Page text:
US 3284801 A
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NOV. 8, 1966 BRYANT LARGE LOOP ANTENNA 2 Sheets-Sheet 1 Filed Jan. 15, 1964 Nov. 8, 1966 J. J. BRYANT 3,284,801
LARGE LOOP ANTENNA Filed' Jan. 15, 1964 2 Sheets-Sheet 2 FEICU'Z United States Patent 3,284,801 LARGE LOOP ANTENNA John J. Bryant, 359 Hawthorn Ave., Glen Ellyn, Ill. Filed Jan. 15, 1964, Ser. No. 337,821 Claims. (Cl. 343-743) This invention relates to directable radio antennas. More particularly, it is a system which provides a light, efiicient, high-gain antenna which can be directed and tuned while in operation by remote control.
It is well known that the large loop is highly eflicient as a radiator. The main reason why it is not more widely used is because its large size heretofore has required structures which tend to be cumbersome, complex and expensive as well as unstable.
One example of the large loop is the cubical quad which is used by many amateur radio licensees. It consists of wire loops mounted parallel coaxially, each being tensioned into a rectangular shape by means of diagonal beams which are supported at their junctures. The beams are inherently flexible. Since wind and ice loading on such a structure very often exceeds the dead weight, increasing the thickness of the beams greatly increases the live loading area on the antenna. For this reason the rotatable large loop antenna has proved uneconomical for frequencies below about 14 megacycles.
More compact types of rotatable antennas have been widely used. Some of them are designed for multi-band use. But they usually involve loading coils and capacitors and various other ineans, many of which are empirically designed and critically adjusted achieving flexibility and compactness while sacrificing efficiency. Most of these antennas have long elements which like the quad are unstable.
Accordingly, it is the object of this invention to provide an antenna which is highly efficient, low in cost, with excellent directive properties, light in weight, presenting minimum weather loading area, inherently a rigid form, which can be adapted to work equally well on several bands, and which can be tuned and rotated while in operation.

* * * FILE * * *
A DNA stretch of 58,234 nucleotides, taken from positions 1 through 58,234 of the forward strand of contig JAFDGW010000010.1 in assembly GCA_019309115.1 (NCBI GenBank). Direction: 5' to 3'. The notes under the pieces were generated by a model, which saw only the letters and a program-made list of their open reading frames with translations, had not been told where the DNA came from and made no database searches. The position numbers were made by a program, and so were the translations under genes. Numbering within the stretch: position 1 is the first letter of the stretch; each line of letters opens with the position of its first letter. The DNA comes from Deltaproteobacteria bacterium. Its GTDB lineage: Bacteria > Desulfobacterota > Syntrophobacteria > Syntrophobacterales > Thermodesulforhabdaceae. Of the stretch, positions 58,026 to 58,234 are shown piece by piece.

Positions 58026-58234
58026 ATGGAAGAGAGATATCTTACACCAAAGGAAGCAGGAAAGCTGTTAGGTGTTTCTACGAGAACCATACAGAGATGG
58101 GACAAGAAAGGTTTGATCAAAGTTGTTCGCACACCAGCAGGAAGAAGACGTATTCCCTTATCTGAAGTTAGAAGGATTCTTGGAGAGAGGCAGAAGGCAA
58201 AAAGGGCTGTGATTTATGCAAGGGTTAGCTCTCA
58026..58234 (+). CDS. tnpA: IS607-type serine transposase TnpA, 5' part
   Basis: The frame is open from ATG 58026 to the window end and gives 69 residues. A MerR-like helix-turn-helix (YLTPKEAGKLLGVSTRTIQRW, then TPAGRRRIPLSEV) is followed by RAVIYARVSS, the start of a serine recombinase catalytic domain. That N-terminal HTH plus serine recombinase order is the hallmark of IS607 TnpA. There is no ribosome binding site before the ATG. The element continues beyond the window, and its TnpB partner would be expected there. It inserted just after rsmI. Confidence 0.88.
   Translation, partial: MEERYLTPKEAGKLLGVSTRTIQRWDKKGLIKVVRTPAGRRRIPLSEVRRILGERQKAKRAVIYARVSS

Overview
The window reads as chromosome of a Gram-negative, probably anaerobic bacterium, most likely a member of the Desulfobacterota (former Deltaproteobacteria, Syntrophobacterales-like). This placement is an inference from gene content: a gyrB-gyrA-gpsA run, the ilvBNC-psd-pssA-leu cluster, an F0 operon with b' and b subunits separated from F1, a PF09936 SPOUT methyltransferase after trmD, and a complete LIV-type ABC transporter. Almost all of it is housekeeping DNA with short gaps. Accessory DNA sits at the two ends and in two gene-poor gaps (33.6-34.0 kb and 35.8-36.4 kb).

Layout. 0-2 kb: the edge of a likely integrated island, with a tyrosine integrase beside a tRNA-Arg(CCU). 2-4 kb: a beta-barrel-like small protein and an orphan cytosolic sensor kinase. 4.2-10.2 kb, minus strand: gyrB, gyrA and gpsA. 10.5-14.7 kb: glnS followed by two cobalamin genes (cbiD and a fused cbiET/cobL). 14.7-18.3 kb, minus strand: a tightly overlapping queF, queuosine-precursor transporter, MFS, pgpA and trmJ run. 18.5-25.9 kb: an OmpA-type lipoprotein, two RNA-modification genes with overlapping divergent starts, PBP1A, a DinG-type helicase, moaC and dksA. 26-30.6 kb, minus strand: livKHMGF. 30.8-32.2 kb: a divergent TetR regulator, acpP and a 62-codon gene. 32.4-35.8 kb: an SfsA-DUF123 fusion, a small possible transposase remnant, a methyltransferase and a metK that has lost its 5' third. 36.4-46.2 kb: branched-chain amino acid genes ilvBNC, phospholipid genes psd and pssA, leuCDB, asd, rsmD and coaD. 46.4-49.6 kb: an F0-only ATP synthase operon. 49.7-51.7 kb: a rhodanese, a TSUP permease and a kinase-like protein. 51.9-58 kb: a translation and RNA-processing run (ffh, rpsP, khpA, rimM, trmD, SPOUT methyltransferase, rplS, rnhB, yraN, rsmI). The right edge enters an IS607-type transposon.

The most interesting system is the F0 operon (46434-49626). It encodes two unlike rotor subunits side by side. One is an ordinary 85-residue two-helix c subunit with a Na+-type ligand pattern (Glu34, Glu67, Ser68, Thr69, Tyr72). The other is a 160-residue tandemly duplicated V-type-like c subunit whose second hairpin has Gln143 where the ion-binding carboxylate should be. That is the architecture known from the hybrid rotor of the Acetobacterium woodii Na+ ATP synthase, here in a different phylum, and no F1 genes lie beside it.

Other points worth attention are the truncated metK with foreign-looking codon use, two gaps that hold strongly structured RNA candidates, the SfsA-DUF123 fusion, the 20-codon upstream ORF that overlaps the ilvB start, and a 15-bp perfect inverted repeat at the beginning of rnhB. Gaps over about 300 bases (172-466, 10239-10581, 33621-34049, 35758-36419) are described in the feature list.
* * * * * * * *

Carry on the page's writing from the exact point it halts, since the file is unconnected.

To meet the requirements I have made the radiator elements in the form of a ring which is sufiiciently rigid, light and thin to be supported upon a boom solely by means of thin tension members. The ring is constructed of straight sections of aluminum tubing plugged to keep out water and sprung into a circle. Insulating spokes in sufiicient number hold the ring in the circular shape which presents very little area to the weather. Unexpected advantages of this configuration become apparent upon reading the detailed description with the attached drawings wherein;
FIG. 1 is an isometric view of a two-element parasitic antenna adapted for horizontal rotation and use in two frequency bands. It is attached to a radio frequency current device such as a transmitter 32;
FIG. 2 is a front view of a driven element adapted for impedance matching to a balanced line;
FIG. 3 is a detail showing a method of connecting sections of tubing to form the ring member;
FIG. 4 is a detail of the spoke connections at the supporting boom;
3,284,801 Patented Nov. 8, I966 FIG. 5 is a detail illustrating a method of connecting an unbalanced feedline to the ring;
FIG. 6 is a detail of an alternate feed method providing an impedence matching means to the driven element of the loop antenna;
FIG. 7 shows a capacitive means for remote controlled tuning of the elements.
One model which was built in the manner illustrated FIG. 1 illustrates two light-weight structures generally designated as 1 and 2. The first contains the driven elements 3a, 3b. The second contains parasitic elements 4a, 4b. The rings 3a, 4a are made of straight sections 6, FIG. 3, of metallic tubing snugly plugged together with a shorter section of tubing 7 of different diameter. They are sprung into the curved shape of 3a thus providing good electrical contact at these points. Non-conducting radials 8a, 8b are needed to give only a tensile reaction on the ring. Thin twine of fiberglass or plastic is used for the radials. It insulates the ring and can be rolled on a spool when the antenna is disassembled.